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Salary Hike for Braintree Mayor Voted Against in Committee, Town Council to Consider

The next Braintree Town Council meeting is Aug. 14 at Town Hall.

A proposal to increase the salary of Braintree's mayor by $25,000 failed to garner the support of a subcommittee on Tuesday night, with those arguing against the hike citing its size and ongoing economic uncertainty.

District 2 Councilor John Mullaney that would change the mayor's pay from its current $105,000 per year to $130,000, an increase that would take effect in 2014 following the next town election.

Mullaney, a member of the Committee on Ordinance & Rules, urged his fellow councilors on Tuesday to support the measure in order to alter "a salary that is not commensurate with the responsibilities [the mayor] carries."

He pointed to like-sized communities such as Chelsea, Lexington, Natick and Chelmsford, all of which employ chief executives paid more than $150,000 annually, to demonstrate that Braintree's top position should have a more competitive salary.

"I don't want it to be a position where you get a low salary and take tips anywhere else," Mullaney said. "I hope our salary is one that will draw out the best and brightest in Braintree."

The mayor's $105,000 salary was set at the same time as Braintree's new charter more than four years ago. On a list of the highest paid Braintree employees, Mayor Joseph Sullivan sits at number 79, his six-figure salary also pushed down by those earning overtime and public safety detail pay.

Both committee chair Sean Powers and member Paul "Dan" Clifford voted not to recommend the ordinance. Councilor Leland Dingee was absent. The full council is scheduled to take it up at its next meeting on Aug. 14. 

Clifford said that the council should have more time to study the issue and consider other alternatives such as setting a base salary with performance bonuses "rather than setting a stake in the ground and saying x-number of dollars."

He and Powers also argued that the economic situation might make residents question such a large pay hike. "In this climate, with as many people that are out of work," Clifford said, "just the image it would send I don't think would be a favorable one at this time."

On the contrary, Mullaney said, the economy of Massachusetts and Braintree in particular is improving. "We're creating job growth" with developments such as those at the , and , Mullaney said. "This town is booming."

The mayor's position is also different than those of other town employees, Mullaney said, because the mayor's reviews take place every four years by election.

The Braintree Charter allows the  to adopt an ordinance changing the mayor's salary during the first 18 months of a term, such as the one that began in January. Any new salary would take effect the January following the next regular town election, which is in fall 2013.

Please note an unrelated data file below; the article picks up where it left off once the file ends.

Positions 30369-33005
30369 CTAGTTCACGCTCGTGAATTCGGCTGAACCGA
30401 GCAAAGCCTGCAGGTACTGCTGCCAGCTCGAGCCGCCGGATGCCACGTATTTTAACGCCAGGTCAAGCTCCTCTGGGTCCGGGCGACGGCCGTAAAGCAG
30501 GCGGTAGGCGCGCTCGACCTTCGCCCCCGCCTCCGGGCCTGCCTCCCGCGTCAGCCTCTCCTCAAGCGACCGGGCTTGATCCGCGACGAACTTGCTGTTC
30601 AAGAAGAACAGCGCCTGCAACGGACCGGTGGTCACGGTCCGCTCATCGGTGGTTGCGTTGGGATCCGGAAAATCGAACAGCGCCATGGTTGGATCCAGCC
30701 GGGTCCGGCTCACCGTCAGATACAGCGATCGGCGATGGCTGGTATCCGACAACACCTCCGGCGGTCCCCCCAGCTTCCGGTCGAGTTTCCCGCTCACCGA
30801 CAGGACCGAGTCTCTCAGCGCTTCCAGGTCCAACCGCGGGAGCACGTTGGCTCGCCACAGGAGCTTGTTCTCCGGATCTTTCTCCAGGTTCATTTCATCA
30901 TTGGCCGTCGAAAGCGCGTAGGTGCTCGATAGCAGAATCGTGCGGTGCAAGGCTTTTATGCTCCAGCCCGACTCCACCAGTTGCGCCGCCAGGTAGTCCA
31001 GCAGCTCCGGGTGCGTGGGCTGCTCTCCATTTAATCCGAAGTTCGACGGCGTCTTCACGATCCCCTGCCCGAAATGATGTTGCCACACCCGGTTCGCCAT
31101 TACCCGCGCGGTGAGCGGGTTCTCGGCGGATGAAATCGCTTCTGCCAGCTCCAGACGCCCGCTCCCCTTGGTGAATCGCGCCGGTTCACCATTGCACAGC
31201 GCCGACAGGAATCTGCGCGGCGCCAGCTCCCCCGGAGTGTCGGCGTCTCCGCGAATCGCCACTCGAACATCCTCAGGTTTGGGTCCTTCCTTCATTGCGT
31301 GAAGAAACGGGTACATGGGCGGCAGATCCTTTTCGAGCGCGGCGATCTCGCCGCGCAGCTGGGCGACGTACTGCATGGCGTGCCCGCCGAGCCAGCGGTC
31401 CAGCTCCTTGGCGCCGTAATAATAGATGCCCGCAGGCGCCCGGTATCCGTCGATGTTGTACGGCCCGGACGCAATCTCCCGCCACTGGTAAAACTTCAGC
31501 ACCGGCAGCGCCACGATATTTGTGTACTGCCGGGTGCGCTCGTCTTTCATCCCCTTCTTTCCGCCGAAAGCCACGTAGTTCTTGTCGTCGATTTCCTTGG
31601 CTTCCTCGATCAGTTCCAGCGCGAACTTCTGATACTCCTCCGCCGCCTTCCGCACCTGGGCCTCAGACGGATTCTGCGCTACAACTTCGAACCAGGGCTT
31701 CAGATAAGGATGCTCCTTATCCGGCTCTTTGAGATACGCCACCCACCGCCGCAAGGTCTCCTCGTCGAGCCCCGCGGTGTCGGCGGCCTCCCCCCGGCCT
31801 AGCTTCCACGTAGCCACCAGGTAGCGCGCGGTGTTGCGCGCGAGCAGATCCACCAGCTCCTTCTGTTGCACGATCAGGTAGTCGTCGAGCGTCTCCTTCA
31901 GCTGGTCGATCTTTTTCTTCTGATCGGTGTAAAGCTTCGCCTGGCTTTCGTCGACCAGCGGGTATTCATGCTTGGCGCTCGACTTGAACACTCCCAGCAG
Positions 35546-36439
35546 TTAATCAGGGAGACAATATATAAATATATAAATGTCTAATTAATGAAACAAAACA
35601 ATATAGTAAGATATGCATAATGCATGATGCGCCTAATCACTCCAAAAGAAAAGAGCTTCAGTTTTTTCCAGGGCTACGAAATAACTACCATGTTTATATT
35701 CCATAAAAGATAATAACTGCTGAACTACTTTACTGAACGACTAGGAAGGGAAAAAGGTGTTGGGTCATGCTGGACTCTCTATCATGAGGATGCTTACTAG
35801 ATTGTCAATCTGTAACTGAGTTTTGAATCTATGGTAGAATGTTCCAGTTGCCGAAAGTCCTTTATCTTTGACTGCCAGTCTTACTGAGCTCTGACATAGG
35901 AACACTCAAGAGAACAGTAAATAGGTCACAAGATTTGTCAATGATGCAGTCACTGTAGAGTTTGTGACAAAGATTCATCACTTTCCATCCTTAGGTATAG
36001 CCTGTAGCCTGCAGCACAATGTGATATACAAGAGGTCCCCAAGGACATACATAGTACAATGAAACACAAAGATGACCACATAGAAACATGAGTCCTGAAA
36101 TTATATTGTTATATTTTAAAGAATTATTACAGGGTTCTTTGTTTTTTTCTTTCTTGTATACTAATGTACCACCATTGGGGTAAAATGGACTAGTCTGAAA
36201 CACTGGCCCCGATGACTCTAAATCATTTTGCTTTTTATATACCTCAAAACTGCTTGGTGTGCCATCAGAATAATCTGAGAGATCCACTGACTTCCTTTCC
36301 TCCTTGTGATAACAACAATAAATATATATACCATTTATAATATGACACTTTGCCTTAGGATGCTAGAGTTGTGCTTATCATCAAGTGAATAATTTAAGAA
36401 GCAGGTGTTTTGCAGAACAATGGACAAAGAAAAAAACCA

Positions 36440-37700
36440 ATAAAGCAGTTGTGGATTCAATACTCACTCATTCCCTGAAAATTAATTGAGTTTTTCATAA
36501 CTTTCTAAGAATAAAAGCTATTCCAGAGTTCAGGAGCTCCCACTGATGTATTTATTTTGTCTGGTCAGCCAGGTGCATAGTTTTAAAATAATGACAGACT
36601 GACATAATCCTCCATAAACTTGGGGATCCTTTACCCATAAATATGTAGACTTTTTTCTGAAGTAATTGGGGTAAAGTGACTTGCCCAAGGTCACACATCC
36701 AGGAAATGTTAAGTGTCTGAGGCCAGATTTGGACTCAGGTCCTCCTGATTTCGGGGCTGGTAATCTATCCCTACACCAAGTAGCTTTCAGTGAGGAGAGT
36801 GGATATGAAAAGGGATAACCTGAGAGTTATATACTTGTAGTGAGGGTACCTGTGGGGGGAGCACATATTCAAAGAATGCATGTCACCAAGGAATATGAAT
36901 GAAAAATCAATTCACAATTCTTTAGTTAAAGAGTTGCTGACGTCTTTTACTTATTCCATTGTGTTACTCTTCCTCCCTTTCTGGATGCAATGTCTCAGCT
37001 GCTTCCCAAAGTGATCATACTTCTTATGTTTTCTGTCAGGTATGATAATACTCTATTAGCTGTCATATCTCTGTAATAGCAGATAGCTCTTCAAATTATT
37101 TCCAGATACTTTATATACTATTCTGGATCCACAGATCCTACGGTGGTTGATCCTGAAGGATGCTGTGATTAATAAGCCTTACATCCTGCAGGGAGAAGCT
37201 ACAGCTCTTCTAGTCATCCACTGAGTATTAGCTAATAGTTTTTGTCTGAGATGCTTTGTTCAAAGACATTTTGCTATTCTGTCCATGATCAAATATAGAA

Joseph Markman August 01, 2012 at 09:34 PM
As of the 2010 federal census, Braintree's population was 35,744. The base salaries of those employees vary widely. Overtime is considerable for some, but the driving force behind much of their high earnings is detail pay for police officers.
Joseph Markman August 01, 2012 at 09:42 PM
A number of those base salaries are listed in this previous article: http://braintree.patch.com/articles/councilor-calls-for-salary-increase-for-braintree-s-mayor Note: at the time that article was written, Mullaney's proposal was at $125K, which he subsequently revised to $130K.
Jennifer DC August 01, 2012 at 10:51 PM
It is common for the mayor not to be the highest paid employee, isn't it? I'm more persuaded by the mayors' salaries in nearby localities than I am by what rank he is in the town. If there are so many police making six figure salaries, maybe they need to hire more police and give less overtime. 110-115 seems reasonable, given the data in the article. Braintree is a lot smaller than Quincy and a lot less wealthy than Milton.
Kathleen DeWitt August 02, 2012 at 03:16 AM
Jen, the reason the cops are making big salaries is because of the details that require them for public safety. They are paid by the company that hired them to do the detail . (e.g. National grid, Landers, to name a few. It costs a lot of $ to hire new cops. (The benefits, health ins. Etc.). I don't know if it's common or not for the Mayors salary to be so low on the totum pole. Braintree is a lot smaller than Quincy and a lot less wealthier than Milton, but during the day we have almost 100,000 people in town, between the Plaza, the smaller malls and all the business that is here. So for what he is in charge of , I believe he should be making more $. After all it is a 24/7 job. Nanakate.
Kelly August 03, 2012 at 04:04 PM
This discussion reminds me that the town should be hiring "flag men" like other states do. These flag men are trained and are paid less than police details and take their job seriously. 9 out of 10 times that I have seen a police detail in this town the cop is either on the phone or chit chatting with the Verizon or BELD employee! What a joke!!! If the town elimnated police details then we would have money to hire new teachers or re-furbish the empty schools to ease overcrowding. But unfortunately we live in a state that gives more clout to corrupt politicians and unions than to their citizens.

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